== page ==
For the first six months of 2014 there continues to be a high demand for food parcels. On average, the Foodbank provided 149 food parcels a month from January to the end of June, or a total of 895 parcels. These parcels supported over 1300 adults and over 1400 children.
While the average number of parcels is down on last year, the average size is up. This seems to reflect increasing stresses on families. We are giving out fewer parcels to individuals and more to parents who are struggling to meet the needs of their children.
There are many drivers that bring people to the Foodbank. We get people with health problems, people with disabilities and people suffering from mental illnesses as well as those who are in stand-down periods, who have been hit by a sudden financial crisis or who are just unable to cope with the combination of problems they face.
The Foodbank is increasingly working with other support agencies in the Hutt community to create a support network for those in need.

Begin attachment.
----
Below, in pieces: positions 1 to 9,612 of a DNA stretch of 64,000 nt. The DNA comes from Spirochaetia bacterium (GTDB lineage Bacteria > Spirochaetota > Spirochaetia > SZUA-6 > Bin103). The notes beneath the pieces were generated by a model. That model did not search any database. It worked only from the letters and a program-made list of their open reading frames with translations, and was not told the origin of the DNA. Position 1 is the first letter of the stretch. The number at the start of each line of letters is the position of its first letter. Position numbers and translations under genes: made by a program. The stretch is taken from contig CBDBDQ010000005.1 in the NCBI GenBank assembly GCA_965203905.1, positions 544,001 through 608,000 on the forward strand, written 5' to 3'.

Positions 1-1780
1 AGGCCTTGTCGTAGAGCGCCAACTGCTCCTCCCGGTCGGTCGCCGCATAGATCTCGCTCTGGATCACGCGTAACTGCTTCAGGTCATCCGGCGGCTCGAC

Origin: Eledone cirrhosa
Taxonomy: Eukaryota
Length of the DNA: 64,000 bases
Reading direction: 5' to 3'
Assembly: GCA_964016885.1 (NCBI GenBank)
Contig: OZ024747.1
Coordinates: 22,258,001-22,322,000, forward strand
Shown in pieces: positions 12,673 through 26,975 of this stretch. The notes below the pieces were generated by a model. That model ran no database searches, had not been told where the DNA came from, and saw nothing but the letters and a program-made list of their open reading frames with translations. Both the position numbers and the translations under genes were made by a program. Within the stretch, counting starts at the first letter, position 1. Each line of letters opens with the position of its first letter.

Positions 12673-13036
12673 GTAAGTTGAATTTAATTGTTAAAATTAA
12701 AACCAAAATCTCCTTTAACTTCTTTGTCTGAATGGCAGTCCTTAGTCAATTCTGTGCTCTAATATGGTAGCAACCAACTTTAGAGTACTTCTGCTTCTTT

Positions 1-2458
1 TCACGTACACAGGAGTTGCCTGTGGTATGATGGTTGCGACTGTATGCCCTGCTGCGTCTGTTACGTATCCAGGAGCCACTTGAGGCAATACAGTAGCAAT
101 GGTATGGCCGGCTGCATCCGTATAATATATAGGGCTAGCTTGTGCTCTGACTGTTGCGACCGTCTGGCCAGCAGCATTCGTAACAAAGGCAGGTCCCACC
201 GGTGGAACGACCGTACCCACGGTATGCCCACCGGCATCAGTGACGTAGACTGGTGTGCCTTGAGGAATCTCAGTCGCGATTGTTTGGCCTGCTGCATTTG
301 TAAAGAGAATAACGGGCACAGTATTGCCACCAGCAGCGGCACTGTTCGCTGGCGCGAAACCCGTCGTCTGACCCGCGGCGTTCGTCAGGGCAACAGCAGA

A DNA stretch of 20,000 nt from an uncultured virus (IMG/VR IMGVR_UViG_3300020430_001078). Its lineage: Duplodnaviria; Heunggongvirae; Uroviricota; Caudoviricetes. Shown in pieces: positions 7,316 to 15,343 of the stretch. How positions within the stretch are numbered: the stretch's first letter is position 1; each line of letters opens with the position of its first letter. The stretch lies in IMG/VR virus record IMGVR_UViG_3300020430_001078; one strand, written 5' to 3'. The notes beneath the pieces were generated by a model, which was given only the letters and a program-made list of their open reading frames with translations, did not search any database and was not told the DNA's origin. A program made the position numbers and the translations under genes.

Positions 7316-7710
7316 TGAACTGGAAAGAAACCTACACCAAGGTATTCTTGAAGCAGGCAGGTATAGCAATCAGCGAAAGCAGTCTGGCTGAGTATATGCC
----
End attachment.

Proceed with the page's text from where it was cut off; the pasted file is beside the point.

A measure of the success of the Foodbank’s networking and screening policies comes in statistics on return visits. Nearly half the people who came to the Foodbank in each of the past four years (2010 to 2013) or to whom parcels were supplied through other agencies got help only once. Over the same four years over 80% were helped five times or fewer, with this percentage being over 85% in 2013.
This tells us a couple of things. Firstly it suggests we are filling genuine gaps. Most people come to the Foodbank directly or indirectly just to get themselves or their families through some short-term crisis and they only make one or a few visits. Secondly it suggests that our screening is working – we can identify the people who are trying to manipulate the system and in the end they may get limited food parcels but they at least are told where to go for help.
This may be tough compassion but in the end it is the only fair way for the Foodbank to distribute the food and use the money that comes to it from the public.